Friday, February 29, 2008

Hunter Valley - Minimbah House

Photo: Minimbah House

I am indebted to ABC Newcastle for drawing my attention to the re-opening of Minimbah House.

Minimbah House was built between 1875 and 1877 in the late Victorian era. This exquisite mansion was designed by Benjamin Backhouse for wealthy pastoralist Duncan Forbes Mackay on land issued in 1823 to John Cobb.

The mansion is so large that it takes up over an acre, and boasts some amazing inclusions, which have stood the test of time.The grand staircase staircase is made from Australian cedar and rosewood carved in Germany that leads to a landing characterised by columns and arches. It is magnificent with the detail in the carvings and is very ornate.

The stained glass windows are all in original condition and the tiles are from Italy, beautiful antique furniture pieces specifically designed for this home surround you throughout, and the massive marble baths and fireplaces are an absolute feature of the home.

Now the grand house has been revived as Minimbah Country House & Spa.

Alison Edwards as General Manager is an enthusiast.

"You can lose yourself in this home for hours and hours just trying to discover every secret compartment and feature," Ms Edwards says.

"The first time I came out here I went back to being five years old; you have visions of princesses and ponies and all the most beautiful afternoon teas and things like that."

Ms Edwards went on.

"At this stage, we're opening a boutique hotel which will have eight bedrooms on the top floor," she says.

"On the ground floor we're going to have a bar, a games room and conference facilities, and we will specialise in weddings and functions as the grounds really do lend themselves to a beautiful wedding setting."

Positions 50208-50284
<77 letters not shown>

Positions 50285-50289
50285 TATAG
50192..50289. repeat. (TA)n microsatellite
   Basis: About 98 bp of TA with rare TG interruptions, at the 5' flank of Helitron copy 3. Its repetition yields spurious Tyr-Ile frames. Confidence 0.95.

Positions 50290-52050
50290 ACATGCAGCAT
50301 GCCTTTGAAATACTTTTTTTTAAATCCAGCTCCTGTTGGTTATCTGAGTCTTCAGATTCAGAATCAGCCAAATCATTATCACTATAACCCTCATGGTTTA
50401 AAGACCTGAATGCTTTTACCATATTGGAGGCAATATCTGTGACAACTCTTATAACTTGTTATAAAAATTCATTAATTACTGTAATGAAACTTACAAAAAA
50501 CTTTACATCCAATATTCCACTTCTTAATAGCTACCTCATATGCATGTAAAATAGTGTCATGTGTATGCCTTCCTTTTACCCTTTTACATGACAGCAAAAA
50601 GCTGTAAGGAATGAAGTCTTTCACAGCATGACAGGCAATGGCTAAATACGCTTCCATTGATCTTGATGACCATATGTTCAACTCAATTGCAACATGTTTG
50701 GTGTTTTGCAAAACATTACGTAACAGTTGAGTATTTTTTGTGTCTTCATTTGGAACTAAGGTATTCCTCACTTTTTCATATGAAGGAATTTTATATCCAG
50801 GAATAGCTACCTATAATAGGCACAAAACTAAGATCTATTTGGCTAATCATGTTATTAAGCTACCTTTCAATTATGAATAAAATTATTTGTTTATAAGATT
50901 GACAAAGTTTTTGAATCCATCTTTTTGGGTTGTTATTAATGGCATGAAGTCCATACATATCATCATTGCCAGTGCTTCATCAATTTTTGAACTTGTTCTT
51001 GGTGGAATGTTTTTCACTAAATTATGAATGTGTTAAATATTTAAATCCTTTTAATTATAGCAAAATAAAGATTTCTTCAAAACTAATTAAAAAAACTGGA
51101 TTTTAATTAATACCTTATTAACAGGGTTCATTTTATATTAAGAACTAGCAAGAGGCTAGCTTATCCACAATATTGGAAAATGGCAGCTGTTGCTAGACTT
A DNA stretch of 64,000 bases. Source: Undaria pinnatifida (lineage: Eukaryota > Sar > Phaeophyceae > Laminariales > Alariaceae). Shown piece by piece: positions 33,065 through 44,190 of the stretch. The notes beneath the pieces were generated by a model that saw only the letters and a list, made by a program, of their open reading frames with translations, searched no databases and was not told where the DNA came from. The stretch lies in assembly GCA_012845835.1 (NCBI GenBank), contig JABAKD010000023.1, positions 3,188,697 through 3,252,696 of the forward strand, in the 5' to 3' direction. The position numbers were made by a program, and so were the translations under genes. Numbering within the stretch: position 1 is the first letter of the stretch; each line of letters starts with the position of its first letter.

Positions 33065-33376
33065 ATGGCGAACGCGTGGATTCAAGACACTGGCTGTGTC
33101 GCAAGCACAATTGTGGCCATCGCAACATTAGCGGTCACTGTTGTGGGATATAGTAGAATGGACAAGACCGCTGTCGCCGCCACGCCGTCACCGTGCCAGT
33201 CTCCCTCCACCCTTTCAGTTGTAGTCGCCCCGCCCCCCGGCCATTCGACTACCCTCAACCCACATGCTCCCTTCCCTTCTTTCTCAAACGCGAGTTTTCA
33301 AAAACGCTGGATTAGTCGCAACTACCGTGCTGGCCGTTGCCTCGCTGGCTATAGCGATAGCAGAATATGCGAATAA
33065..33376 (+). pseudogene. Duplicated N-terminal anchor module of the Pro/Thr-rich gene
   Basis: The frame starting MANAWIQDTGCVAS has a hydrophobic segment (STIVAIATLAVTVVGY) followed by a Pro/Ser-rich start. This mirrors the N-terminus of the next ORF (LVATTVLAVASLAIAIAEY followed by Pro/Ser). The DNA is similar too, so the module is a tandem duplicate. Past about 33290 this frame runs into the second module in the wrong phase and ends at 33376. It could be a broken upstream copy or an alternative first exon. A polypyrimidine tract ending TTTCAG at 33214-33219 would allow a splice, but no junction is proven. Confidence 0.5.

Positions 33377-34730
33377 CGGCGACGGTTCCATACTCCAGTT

Contact Details

Minimbah Country House & Spa119 Minimbah Drive, Whittingham NSW 2330
Phone: 02 6571 4002
Fax: 02 6572 4002

Sunday, February 24, 2008

Peter Allen, Armidale and Claire and Eileen Napier - an attack of nostalgia

Photo: This is Your Life. Peter Woolnough Allen, Peter's Aunt Nancy - black glasses, Claire Napier-McCann, Roger Climpson Channel 9. 1977.

I was browsing the ABC New England North West web site when I found a story that really bought my past back in waves of nostalgia.

All those years ago I was friendly with a girl called Eileen Napier, now Kelly. Sometimes I used to visit her house across Dumaresq Street to listen to surfing music.

Through the mists of time I remember Eileen as a very pretty girl. But I was shy and I always felt that her mother did not approve of me as a Protestant. So it was a passing friendship. Yet I clearly remember the house and the lounge room.

Eileen's mum Clare was active in the local musical scene. I remember this, However, I did not remember (perhaps I did not know) the role she played in the early stages of Peter Allen's career.

So far I have written one story on Peter Allen, but I have not written much on his Armidale connection.

According to the ABC story, Eileen Kelly remembers Peter Allen turning up to tap dancing classes in what is now the Folk Museum in Armidale on roller skates. He was full of the energy, which became his trademark on stage.

"Mum would often just take off her tap shoe and throw it at Peter to pull him into line," Eileen recalls laughing.

Photo: Claire Napier-McCanns Childrens Dancing Troupe on Stage in The Cathedral Hall, Rusden Street, 1956.